After about a decade of teaching, it finally occurred to me that interviewing an accomplished economist (or economic critic) would be more entertaining—and hopefully more educational—than asking students to listen to me wax on about economic expert “war stories” for two hours. Also, by inviting a book author, I could compel students to digest the... Read More
Image: Companies like Uber have fought tooth and nail to preserve their workers’ independent contractor status. (Jacob Lund/Getty Images)
As the name implies, Congress passed the antitrust laws to remedy the problem of the trusts—the great agglomerations of capital harming working people. Yet, from that very beginning, the forces of corporate power and oligarchy have used the antitrust laws to attack working people. When the federal government first deployed the antitrust laws against coordinated... Read More
Image: A rendering of a new Utah Jazz/National Hockey League arena in Salt Lake City that team owner Ryan Smith released via Twitter.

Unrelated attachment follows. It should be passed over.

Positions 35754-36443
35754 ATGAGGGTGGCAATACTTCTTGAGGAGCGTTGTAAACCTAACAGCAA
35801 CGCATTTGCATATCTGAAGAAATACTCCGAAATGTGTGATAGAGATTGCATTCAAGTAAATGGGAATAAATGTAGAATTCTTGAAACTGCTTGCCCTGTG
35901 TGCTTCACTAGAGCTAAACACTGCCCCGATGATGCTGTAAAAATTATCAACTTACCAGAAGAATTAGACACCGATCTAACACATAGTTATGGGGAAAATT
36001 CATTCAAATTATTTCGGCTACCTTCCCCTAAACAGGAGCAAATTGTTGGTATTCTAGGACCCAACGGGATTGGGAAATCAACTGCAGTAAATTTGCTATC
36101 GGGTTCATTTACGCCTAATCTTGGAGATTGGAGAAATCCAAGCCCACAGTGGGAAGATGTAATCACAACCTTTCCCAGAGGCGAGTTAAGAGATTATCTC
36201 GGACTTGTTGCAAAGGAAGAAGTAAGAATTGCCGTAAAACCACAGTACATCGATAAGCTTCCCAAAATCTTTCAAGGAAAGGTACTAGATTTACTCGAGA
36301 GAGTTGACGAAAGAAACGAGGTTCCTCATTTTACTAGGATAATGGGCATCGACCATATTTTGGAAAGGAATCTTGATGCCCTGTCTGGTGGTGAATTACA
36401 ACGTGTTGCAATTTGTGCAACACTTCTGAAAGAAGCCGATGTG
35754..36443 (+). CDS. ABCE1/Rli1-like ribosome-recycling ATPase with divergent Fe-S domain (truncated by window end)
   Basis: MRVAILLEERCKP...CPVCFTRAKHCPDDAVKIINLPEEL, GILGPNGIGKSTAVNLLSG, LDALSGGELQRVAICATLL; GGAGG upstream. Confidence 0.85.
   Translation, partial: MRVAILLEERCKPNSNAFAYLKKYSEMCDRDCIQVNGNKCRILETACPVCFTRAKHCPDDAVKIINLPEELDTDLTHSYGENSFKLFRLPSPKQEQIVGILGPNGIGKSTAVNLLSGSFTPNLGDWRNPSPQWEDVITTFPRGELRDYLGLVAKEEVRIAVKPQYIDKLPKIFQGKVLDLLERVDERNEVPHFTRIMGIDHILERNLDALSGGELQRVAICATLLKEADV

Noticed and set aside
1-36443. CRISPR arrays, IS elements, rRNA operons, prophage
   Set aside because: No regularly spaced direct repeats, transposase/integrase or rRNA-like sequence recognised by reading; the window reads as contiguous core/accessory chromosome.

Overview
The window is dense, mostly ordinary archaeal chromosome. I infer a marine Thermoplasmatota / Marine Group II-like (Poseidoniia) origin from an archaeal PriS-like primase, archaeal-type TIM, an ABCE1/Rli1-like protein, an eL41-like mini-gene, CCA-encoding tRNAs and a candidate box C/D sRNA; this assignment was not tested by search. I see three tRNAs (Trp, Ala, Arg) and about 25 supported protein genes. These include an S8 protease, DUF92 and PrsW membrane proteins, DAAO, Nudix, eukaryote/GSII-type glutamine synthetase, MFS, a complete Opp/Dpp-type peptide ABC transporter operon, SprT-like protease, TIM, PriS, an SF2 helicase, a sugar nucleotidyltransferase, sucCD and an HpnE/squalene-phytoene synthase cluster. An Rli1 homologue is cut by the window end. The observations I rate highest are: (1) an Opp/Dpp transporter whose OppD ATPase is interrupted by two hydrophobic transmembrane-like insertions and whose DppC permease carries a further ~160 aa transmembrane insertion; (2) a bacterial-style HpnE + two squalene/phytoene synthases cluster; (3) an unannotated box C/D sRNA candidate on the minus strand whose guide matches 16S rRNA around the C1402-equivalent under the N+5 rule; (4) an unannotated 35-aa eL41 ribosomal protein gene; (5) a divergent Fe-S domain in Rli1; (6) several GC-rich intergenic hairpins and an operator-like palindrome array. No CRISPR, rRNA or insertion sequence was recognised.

According to J.C. Bradbury, an economics professor at Kennesaw State, owners of professional men’s sports teams have received more than $19 billion in taxpayer subsidies this century. And according to a recent article in the Salt Lake City Tribune, men’s professional sports around the United States continue to ask for billions more. The root of... Read More
Image: Image credit: Tumisu on Pixabay
“The nine most terrifying words in the English language are ‘I’m from the government, and I’m here to help.’” – Ronald Reagan At recent events, Chair of the Federal Trade Commission and mug-emblazoner Lina Khan has taken to quoting Reagan’s cherished tagline above. Not to express ideological alignment, but as a springboard for workshopping her... Read More